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Chapter 1. Installing & Configuring Cubase SX 2 > Audio Interfaces and Drivers

Audio Interfaces and Drivers

Both Macs and PCs have system-level drivers for audio cards. They work fairly well for most people, but they don't always meet the needs of high-end users. If you are using Cubase SX 2, you're probably a high-end user, and you will want to get a card with an ASIO driver for use with Cubase. You can use only three kinds of sound-card drivers with Cubase, and if at all possible, you should use the ASIO driver for your card.

  • ASIO stands for Audio Stream In/Out, and it's the driver model created by Steinberg many years ago. At that time, system-level audio drivers were severely limited in the number of channels of audio they could play and record simultaneously, and they were also limited in the sound quality of those channels.

  • DirectSound, or WDM, is the most recent type of driver created by Microsoft for Windows multimedia. WDM drivers are quite good these days (earlier versions of DirectSound drivers were sometimes a horror show), but Cubase still works best with ASIO drivers, and you should use them if possible.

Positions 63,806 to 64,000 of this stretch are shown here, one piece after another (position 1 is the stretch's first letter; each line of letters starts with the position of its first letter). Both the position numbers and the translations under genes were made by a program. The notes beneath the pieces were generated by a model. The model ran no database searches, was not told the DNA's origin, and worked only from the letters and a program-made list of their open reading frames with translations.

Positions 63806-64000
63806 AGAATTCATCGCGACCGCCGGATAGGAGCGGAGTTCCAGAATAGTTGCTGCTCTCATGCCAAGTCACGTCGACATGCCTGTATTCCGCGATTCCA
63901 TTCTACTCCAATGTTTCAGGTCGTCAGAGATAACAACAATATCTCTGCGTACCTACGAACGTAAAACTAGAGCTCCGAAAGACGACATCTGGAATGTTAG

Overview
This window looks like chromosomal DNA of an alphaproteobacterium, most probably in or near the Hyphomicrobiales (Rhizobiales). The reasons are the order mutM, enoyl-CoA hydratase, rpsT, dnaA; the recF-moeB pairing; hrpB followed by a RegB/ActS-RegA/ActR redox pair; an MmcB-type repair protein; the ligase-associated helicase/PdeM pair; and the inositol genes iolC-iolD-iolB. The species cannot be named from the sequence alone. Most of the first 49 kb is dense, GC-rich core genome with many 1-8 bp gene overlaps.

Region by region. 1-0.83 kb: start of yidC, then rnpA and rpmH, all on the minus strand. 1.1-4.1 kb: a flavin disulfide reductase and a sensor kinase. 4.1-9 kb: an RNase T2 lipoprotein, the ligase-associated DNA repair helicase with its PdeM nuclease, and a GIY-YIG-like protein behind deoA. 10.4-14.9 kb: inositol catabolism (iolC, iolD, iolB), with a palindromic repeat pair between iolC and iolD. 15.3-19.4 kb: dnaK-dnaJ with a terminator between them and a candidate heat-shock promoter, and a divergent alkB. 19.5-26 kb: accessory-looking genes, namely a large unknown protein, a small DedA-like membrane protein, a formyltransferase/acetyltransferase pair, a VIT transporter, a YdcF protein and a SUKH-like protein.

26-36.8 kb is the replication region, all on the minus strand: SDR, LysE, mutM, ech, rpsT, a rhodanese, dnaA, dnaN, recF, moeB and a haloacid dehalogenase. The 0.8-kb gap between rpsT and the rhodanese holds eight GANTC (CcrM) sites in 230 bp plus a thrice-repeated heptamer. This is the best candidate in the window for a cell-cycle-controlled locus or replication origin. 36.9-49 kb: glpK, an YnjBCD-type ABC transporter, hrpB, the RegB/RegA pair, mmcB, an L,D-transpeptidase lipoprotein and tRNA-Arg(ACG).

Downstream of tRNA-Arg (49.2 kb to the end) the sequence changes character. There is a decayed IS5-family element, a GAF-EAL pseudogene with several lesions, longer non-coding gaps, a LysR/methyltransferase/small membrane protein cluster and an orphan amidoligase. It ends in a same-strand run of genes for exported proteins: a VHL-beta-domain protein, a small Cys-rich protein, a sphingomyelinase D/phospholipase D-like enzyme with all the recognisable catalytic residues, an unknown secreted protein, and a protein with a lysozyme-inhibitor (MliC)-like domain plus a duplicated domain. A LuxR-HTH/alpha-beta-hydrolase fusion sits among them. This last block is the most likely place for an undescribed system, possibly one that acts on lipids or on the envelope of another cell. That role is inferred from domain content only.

• Core Audio is the new system-level audio and multimedia specification for Mac OS X. More and more manufacturers are providing Core Audio drivers for their audio interfaces. When you select an ASIO driver in the Cubase control panels for audio cards, Cubase actually “talks” to the hardware via Core Audio. Because of this, any audio interface with Core Audio drivers should work correctly with Cubase SX 2.


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